From wrongdoing to imprisonment: Test of a causal-moral model

Ramadhar Singh, Joseph J.P. Simons, William T. Self, Philip E. Tetlock, Paul A. Bell, James May, Richard J. Crisp, Susheel Kaur, Jacob A. Benfield, William J. Sziemko

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The authors tested a causal-moral model of punishment in which (a) causal attribution and moral responsibility are distinct precursors of punishment, and (b) dispositional attribution leads to blame which, in turn, determines imprisonment. Specifically, whereas severity of outcome impacts punishment directly, circumstances of the crime and the culture of the observers impact punishment through causal attribution and blame, respectively. In an experiment, Singaporeans and Americans read about a crime that (a) was committed intentionally or under an extenuating circumstance and (b) had low or severe outcome for the victim. They made dispositional attribution to, assigned blame to, and recommended imprisonment for the offender. Results supported the hypotheses and the causal-moral path model that specified a direct effect of severity of outcome, an indirect effect of country via blame, and the indirect effects of circumstance via dispositional attribution to blame on imprisonment.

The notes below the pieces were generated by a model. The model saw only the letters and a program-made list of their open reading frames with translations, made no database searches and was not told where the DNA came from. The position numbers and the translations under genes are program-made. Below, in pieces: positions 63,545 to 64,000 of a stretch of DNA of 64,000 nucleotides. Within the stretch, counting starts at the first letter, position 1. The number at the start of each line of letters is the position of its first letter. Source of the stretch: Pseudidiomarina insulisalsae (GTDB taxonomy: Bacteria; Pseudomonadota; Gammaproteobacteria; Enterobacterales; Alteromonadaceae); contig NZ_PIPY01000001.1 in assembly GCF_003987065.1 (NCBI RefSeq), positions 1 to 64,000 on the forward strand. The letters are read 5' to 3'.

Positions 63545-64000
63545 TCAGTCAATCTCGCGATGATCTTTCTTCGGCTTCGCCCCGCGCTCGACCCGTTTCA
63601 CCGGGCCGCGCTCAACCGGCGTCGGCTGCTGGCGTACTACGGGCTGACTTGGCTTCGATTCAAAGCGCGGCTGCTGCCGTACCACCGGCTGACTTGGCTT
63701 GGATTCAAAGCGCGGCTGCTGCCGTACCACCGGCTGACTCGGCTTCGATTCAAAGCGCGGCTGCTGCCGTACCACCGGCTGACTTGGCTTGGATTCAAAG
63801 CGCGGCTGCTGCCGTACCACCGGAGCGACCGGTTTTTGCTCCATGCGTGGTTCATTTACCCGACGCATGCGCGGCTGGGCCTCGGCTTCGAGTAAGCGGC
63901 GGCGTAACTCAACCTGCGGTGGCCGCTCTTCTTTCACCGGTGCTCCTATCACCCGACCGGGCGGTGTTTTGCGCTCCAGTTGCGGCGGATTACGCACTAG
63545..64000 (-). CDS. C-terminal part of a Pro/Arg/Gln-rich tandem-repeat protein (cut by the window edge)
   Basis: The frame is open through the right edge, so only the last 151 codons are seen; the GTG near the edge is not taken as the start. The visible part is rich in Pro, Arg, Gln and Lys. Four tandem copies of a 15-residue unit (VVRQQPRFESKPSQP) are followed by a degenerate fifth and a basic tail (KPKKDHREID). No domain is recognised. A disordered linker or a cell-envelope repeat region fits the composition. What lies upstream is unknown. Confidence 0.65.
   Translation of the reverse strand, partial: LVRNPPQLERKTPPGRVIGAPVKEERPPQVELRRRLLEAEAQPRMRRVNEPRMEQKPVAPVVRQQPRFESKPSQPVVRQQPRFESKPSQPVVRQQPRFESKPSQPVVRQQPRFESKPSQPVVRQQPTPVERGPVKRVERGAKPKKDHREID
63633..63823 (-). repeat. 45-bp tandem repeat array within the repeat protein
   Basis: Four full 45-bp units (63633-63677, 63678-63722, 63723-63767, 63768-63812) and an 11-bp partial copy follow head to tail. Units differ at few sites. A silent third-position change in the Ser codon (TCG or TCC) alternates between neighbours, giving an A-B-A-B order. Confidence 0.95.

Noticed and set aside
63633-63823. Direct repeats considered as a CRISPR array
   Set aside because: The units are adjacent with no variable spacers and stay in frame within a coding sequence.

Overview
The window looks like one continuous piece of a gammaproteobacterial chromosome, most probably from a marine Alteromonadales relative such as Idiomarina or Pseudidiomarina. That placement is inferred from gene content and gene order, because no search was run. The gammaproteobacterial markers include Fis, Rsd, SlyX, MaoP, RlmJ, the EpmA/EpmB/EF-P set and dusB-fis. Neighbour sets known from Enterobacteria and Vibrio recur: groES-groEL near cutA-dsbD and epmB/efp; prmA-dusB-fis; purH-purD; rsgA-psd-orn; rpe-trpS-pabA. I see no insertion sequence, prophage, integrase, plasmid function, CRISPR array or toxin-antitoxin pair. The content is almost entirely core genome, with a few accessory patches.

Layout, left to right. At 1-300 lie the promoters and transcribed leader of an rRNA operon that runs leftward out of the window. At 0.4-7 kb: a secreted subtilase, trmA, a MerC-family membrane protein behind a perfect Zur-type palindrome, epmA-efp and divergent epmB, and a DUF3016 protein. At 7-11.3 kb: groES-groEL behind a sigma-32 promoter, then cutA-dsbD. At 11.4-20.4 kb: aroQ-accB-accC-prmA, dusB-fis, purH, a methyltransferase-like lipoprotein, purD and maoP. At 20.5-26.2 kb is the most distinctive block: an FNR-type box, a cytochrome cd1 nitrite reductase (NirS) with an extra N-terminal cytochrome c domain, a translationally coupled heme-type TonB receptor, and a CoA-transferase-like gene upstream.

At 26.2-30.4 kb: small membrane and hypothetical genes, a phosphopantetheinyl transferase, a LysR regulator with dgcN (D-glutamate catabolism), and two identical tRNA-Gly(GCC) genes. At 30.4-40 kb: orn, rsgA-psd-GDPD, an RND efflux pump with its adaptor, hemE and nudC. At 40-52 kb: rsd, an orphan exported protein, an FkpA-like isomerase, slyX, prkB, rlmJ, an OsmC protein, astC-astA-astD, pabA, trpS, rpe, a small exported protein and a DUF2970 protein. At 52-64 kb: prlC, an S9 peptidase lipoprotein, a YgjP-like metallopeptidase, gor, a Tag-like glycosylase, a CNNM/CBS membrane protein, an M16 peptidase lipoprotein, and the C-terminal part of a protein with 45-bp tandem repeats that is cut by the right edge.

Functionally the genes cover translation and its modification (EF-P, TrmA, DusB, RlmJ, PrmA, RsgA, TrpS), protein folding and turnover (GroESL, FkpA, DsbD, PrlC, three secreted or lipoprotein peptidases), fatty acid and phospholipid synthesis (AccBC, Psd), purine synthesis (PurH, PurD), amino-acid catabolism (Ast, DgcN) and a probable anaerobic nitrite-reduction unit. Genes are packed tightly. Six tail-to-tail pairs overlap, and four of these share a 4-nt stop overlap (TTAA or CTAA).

Original languageEnglish (US)
Pages (from-to)73-78
Number of pages6
JournalIIMB Management Review
Issue number2
StatePublished - Jun 2012

All Science Journal Classification (ASJC) codes

  • General Business, Management and Accounting
  • Economics and Econometrics


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